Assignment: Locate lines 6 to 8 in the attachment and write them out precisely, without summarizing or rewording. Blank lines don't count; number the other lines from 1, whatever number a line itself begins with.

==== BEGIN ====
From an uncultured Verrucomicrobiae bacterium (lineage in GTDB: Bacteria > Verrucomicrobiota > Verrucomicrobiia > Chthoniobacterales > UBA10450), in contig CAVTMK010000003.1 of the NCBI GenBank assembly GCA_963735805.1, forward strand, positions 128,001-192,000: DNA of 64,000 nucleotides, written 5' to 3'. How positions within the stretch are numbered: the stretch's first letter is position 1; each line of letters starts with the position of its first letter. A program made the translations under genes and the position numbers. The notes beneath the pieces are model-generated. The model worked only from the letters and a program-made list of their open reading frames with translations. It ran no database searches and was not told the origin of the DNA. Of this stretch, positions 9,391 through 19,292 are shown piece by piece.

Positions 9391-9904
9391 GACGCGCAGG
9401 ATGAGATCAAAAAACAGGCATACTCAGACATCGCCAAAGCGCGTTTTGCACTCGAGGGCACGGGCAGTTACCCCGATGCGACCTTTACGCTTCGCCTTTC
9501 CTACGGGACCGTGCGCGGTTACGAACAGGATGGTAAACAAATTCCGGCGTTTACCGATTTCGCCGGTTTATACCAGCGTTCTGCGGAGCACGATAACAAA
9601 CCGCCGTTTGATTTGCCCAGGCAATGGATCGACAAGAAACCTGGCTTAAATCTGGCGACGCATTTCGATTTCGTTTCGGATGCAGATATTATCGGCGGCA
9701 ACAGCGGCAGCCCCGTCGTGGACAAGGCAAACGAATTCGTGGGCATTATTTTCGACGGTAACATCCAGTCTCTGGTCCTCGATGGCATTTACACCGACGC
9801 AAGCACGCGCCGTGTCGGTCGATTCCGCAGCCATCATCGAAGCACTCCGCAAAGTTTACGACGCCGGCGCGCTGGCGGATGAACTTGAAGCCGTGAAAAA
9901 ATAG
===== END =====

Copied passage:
9601 CCGCCGTTTGATTTGCCCAGGCAATGGATCGACAAGAAACCTGGCTTAAATCTGGCGACGCATTTCGATTTCGTTTCGGATGCAGATATTATCGGCGGCA
9701 ACAGCGGCAGCCCCGTCGTGGACAAGGCAAACGAATTCGTGGGCATTATTTTCGACGGTAACATCCAGTCTCTGGTCCTCGATGGCATTTACACCGACGC
9801 AAGCACGCGCCGTGTCGGTCGATTCCGCAGCCATCATCGAAGCACTCCGCAAAGTTTACGACGCCGGCGCGCTGGCGGATGAACTTGAAGCCGTGAAAAA